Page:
Related Links

Recommended Links

Give the Composers Timeline Poster

Site News

What's New for
Winter 2018/2019?

Site Search

Follow us on
Facebook    Twitter


In association with
Amazon UKAmazon GermanyAmazon CanadaAmazon FranceAmazon Japan

CD Universe



Sheet Music Plus Featured Sale

CD Review

Johann Sebastian Bach

Nimbus NI5948/9

Works for Harpsichord, Volume 2

  • English Suite #3 in G minor, BWV 808
  • Prelude & Fugue #7 in E Flat Major, BWV 852
  • Prelude & Fugue #2 in C Major, BWV 847
  • Two-Part Invention #8 in F Major, BWV 779
  • Two-part Invention #4 in D minor, BWV 775
  • Prelude & Fugue in F minor #12, BWV 857
  • Prelude & Fugue in C Major #1, BWV 846
  • Partita #5 in G Major, BWV 829
  • French Suite #5 in G Major, BWV 816
  • Prelude & Fugue in G minor #16, BWV 861
  • Prelude & Fugue in G Major #15, BWV 860
  • Two-Part Invention #3 in D Major, BWV 774
  • Two-Part Invention #12 in A Major, BWV 783
  • Prelude & Fugue in F Sharp minor #14, BWV 859
  • Prelude & Fugue in C Sharp Major #3, BWV 848
  • Prelude & Fugue in A Flat Major #17, BWV 862
  • Three-Part Sinfonia in E Flat Major, BWV 791
  • Prelude & Fugue in B Flat minor #22, BWV 867
  • Partita #1 in B Flat Major, BWV 825
Richard Lester, harpsichord
Nimbus NI5948/9
Find it at AmazonFind it at Amazon UKFind it at Amazon GermanyFind it at Amazon CanadaFind it at Amazon FranceFind it at Amazon Japan

When Classical Net reviewed volume 1 Nimus NI5946/7 of this very promising cycle of all of Bach's keyboard works on Nimbus by British specialist, Richard Lester, the verdict was wholly positive. The original plan was to release two CDs each year until 2023. Although that ambitious schedule seems to have slipped slightly, no lover of Bach's (keyboard) music should miss these excellent releases as they appear. This, the second volume, came out earlier in 2018 and is as splendid as the first. The approach for the series was an interesting one: instead of a chronological survey, or a series of CDs (or sets) arranged according to sub-genre, Lester presents what amounts to a recital with the focus on several major works from Bach's extensive output for keyboard.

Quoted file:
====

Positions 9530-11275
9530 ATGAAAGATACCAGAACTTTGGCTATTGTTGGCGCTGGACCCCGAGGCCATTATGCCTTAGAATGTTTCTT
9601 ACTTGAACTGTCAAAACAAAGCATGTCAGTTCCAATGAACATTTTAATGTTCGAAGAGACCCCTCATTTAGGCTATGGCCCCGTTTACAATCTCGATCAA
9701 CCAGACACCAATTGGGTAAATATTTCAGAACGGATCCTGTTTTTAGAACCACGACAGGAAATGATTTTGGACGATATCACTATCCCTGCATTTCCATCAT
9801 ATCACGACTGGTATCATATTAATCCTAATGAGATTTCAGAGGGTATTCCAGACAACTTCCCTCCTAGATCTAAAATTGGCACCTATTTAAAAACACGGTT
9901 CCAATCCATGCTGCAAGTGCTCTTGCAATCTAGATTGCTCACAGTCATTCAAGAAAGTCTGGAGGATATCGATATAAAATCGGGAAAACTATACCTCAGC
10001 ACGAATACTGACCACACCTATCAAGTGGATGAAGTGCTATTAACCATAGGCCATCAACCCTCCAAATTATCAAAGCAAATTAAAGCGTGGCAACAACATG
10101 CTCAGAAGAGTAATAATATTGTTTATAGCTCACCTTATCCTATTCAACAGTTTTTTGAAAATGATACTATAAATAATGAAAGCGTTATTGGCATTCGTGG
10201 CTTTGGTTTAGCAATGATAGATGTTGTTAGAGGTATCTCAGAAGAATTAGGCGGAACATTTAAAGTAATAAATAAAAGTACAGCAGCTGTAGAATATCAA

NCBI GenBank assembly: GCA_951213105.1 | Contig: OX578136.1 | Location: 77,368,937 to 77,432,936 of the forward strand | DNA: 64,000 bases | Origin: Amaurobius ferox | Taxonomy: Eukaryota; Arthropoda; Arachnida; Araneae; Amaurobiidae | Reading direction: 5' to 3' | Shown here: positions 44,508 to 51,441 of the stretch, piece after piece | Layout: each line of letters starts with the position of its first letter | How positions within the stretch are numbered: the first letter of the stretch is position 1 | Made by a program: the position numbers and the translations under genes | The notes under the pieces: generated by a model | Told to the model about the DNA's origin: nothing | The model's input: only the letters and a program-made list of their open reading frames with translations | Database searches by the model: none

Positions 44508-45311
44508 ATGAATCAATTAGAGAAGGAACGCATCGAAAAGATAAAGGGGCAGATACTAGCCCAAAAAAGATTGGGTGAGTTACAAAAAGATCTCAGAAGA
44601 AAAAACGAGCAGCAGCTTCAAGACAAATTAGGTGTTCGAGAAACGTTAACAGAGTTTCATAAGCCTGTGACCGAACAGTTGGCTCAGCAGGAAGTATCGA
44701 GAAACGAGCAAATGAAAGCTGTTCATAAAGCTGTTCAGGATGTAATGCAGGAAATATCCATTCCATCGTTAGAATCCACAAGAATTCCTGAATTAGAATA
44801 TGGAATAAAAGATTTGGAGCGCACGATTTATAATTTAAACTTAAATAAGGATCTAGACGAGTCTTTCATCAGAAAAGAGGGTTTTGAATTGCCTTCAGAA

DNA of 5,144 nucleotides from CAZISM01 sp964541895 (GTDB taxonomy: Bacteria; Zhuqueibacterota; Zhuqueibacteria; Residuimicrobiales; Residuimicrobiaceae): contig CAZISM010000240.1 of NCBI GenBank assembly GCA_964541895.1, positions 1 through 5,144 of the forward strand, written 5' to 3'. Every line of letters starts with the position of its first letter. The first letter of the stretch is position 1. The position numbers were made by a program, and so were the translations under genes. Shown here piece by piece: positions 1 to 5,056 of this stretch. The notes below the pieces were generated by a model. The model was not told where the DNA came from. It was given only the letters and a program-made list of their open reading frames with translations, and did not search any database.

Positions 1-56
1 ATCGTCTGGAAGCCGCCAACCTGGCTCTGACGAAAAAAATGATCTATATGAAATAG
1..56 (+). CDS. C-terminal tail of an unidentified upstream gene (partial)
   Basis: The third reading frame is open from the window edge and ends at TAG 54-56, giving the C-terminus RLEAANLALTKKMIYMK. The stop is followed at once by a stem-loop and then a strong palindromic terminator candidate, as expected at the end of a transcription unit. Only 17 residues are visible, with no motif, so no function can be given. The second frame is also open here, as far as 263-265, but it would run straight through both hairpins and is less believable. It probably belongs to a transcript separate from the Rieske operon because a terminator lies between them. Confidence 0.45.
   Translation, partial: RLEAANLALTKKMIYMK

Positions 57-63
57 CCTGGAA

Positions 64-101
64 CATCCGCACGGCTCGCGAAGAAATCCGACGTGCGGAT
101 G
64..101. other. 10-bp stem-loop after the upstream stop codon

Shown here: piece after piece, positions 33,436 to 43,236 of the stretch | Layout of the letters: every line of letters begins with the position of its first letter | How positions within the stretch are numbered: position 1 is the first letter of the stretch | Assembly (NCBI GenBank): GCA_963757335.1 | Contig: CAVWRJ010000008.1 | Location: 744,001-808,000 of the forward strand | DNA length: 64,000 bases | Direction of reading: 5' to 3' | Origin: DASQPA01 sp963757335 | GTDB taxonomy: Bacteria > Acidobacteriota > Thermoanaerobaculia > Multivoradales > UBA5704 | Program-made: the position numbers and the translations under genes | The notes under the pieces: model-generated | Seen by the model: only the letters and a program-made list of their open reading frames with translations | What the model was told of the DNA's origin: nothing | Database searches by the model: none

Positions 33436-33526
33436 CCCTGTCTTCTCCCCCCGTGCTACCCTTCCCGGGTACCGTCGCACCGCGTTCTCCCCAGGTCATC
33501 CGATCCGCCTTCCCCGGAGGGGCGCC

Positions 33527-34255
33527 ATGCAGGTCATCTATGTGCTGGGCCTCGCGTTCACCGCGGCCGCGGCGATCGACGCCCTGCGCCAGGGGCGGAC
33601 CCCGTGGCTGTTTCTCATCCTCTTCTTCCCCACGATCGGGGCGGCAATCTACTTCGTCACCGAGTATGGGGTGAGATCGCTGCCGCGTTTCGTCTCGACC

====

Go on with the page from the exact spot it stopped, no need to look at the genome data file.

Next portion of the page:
The lengthier works here are the third English Suite in G minor (BWV 808), fifth French Suite in G Major (BWV 816) and the first and fifth Partitas in G Major (BWV 829) and B flat Major (BWV 825). Sandwiched between these on each disk are selections of Preludes and Fugues (Book 1), Two Part Inventions and the delightful E flat Major Three Part Sinfonia (BWV 791). As if Lester's playing were not full enough of color to make our experience as varied as is the music itself, this alternation of works provides an extra stimulation to the attentive listener.